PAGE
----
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 The Alfalfa Club of Washington D. C., 45th Anniversary Dinner, Printed Seating Chart. Byron S Adams.Washington, DC.21203  The Brawnville Papers, being Memorials of the Brawnville Athletic Club, edited by Moses Coit Tyler. Fields, Osgood & Co.Boston.1869
Accordion fold, double-sided, large, seating chart. Jokingly referred to as the nation's most ineffective political party, the Alfalfa Club is an exclusive social club based in Washington DC, that typically only meets once a year on the last Saturday of January for an elaborate banquet. The club invitation only, something which only is only occurs when a current member dies. The club's membership it made up of some of the 200 richest and most powerful people in the world, and does not just include people from the political sphere of influence. Several past Presidents, such as Truman, Eisenhower, and Clinton have been members. With every banquet a large seating chart is printed and given out to members in order to facilitate a maximum amount of networking. On the front side of the 1958 banquet's seating chart is a depiction of the twelve tables at the event, with sometimes up to 45 people at each table. On the front side members are just listed by their names or titles, such as Mr. Sharp or the Vice President of the United States. On the back side of the chart is a list, in alphabetical order, of every person at the dinner featuring their full name and title. Members of note are bolded on both sides for emphasis. Printed in black with green accents. Measures 13" x 5 1/4" (folded), 40" x 13" (unfolded).  Toned due to age. Minor water stain on edge of one section. Small tear on bottom edge of another. Staple marks on one section. . The club was started in 1913, and originally designed as a way to celebrate the birthday of Confederate General, Robert E. Lee. Its name comes from the alfalfa plant's supposed willingness to "do anything for a drink." Even with its rather dubious beginnings, the club continues to thrive, and move away from its dark roots. They first started admitting blacks in 1974 and woman 1994 (though only after the President Clinton boycotted the banquet). The annual banquet serves as political roast, with the highlight of the night being the club's satirical nomination of a presidential candidate. Ironically, some of these joke nominations would eventually become the US President (Richard Nixon, Ronald Reagan, George H W Bush and George W Bush). Additionally, the current US President is also normally invited and gives a speech. In 1958 Representative Charles A. Halleck (R-Ind) was nominated by the club. In his acceptance speech he jokingly stated that he would run on the platform of a promise to build a rocket to the big dipper and a parking space for every car. While President Dwight D. Eisenhower was unable to attend the event, he fully supported the nomination stating that Halleck's campaign promises "stamp him as the kind of bold campaigner that we want to represent Alfalfa." 215 page book, with gilt stamped covers. Twelve essays written on the subject of 'physical culture'. First appeared as articles in the Herald of Health Journal. While it might have first have been indended to be essays on 'physical culture' these articles have snowballed into commentary on life, as well as memoirs of the Brawnville Althletic Club. Measures 7 x 5 1/4".. Edge wear, partially on the spine. The book is missing one page, it is evident that it was torn from the book. However it appears to have been the blank page before the title page. There is a small stain on the top corner of the first 25 pages or so, does not affect readability,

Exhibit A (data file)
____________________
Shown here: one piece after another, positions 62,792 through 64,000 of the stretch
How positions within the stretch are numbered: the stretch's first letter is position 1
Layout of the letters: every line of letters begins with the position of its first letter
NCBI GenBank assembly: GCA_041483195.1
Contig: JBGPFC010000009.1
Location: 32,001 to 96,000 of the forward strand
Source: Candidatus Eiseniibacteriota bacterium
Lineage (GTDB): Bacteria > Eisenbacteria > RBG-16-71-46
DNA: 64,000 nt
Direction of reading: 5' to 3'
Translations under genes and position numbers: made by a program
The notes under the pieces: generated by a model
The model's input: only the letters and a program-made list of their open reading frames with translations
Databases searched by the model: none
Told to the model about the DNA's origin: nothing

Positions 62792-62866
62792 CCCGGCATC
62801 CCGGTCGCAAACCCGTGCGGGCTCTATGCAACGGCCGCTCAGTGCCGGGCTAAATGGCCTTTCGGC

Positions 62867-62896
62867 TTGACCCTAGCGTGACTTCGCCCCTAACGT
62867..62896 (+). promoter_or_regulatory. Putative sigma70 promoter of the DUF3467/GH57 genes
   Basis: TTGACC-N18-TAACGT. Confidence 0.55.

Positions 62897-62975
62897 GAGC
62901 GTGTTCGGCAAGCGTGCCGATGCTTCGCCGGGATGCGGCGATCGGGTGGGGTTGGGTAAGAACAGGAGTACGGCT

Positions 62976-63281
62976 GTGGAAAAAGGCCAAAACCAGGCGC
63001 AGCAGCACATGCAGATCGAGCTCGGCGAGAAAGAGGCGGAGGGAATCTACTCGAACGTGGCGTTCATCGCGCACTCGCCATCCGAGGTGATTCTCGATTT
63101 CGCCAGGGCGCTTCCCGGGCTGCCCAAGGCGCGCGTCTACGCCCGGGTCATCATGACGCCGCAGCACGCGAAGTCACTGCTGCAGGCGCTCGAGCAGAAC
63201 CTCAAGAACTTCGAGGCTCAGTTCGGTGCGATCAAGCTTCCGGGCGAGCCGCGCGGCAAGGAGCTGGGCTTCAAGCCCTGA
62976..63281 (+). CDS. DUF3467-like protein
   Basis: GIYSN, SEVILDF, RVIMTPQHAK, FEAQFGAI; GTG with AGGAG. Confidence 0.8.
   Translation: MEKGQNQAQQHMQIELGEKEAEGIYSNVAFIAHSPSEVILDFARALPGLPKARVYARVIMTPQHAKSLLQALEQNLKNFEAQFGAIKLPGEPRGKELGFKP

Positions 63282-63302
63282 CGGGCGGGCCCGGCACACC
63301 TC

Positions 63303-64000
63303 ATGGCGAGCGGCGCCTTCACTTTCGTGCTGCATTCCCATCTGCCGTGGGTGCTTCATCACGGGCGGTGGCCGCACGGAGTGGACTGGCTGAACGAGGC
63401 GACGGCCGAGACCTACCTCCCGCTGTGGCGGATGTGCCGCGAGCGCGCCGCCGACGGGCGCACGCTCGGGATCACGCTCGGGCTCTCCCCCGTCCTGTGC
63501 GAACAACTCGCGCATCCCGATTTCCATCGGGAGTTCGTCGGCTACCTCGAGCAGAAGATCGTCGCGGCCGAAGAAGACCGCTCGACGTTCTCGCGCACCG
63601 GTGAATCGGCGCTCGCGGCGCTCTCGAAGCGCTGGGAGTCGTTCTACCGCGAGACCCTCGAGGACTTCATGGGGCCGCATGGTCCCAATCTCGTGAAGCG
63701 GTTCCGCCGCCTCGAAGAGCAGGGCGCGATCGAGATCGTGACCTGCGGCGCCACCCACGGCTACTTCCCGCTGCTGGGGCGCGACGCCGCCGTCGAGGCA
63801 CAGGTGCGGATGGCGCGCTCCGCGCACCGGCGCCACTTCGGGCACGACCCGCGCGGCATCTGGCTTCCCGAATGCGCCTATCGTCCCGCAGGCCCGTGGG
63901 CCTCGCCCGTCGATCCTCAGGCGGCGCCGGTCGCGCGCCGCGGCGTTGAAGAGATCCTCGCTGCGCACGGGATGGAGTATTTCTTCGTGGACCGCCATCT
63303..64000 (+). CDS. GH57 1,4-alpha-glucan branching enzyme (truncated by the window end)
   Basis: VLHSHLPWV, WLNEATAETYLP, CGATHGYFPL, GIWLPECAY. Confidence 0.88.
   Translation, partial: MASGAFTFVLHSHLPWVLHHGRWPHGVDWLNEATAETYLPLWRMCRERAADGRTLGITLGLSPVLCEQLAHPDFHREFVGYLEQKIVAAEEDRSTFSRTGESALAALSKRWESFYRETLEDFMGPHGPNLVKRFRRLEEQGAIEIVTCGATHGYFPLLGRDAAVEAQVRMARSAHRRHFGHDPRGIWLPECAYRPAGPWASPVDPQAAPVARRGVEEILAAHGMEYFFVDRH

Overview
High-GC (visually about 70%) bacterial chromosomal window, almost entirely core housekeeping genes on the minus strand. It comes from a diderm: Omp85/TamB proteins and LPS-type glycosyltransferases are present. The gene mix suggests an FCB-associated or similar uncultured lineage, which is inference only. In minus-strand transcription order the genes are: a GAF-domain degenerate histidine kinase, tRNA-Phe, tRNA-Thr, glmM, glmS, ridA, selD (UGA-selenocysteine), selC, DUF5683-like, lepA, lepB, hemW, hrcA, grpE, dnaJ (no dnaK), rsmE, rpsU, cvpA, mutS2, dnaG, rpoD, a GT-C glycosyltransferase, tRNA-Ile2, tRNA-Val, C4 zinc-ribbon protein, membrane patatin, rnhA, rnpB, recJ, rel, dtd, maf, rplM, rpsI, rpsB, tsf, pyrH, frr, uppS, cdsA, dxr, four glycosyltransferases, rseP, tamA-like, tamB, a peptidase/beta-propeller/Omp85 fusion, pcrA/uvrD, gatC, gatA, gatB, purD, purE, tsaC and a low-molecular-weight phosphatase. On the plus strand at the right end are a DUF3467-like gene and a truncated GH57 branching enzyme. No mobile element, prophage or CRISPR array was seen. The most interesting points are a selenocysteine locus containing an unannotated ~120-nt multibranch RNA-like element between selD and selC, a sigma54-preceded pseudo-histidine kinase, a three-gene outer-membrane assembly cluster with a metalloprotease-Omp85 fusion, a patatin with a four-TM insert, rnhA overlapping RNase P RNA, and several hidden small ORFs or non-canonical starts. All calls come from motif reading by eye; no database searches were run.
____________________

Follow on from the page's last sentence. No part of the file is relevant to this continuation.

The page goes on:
Invitation, Ticket and Dance Card for First Annual Kansas City Flambeau Club . Lisk's Print.Kansas City.February 16, 1885  Certificate - Council Appointment as Councillor of State  Earl Chesterfield  Order of Cincinnatus. .Cincinnati, OH.1876
A group of ephemera from the first annual ball for the Kansas City Flambeau  Club.  It includes an invitation with a "flambeau" or torch image at center, a lavender color ticket and a single fold dance card with an illustration of a scroll on the front cover with cherubs and elaborate decorative border design. The unused card includes 22 dances in the order of dance.  The back cover is bordered with cherubs in a garden with another flambeau in the cartouche. The dance card measures 4 1/4" x 2 3/4". . Predecessor event and organizers for the Priests of Pallas parade and festivities. The Flambeau Club was a civic promotional group that was initially led by a now obscure businessman named L.E. Irwin.   They envisioned an annual parade and ball that would draw thousands of visitors and enliven the City Market area. The Priests of Pallas parade continued through 1905. A 17 1/2" x 12" certificate with images of an anthropomorphic pig in fancy attire and a horse as a police officer.  The King of the Carnival certifies that Thomas L. Jones, a judge,  is appointed to Councillor of State with the title of Earl Chesterfield for the entry and duration of their royal and triumphant entry into our loyal Capital city of Cincinnati.  Signed "Rex".  Rex's embossed seals at base joined by a ribbon.  Letter folds.. Order of Cincinnatus may refer to: The Society of the Cincinnati, an organization in the United States and France founded in 1783 to preserve the ideals and fellowship of the Revolutionary War officers who fought for American independence.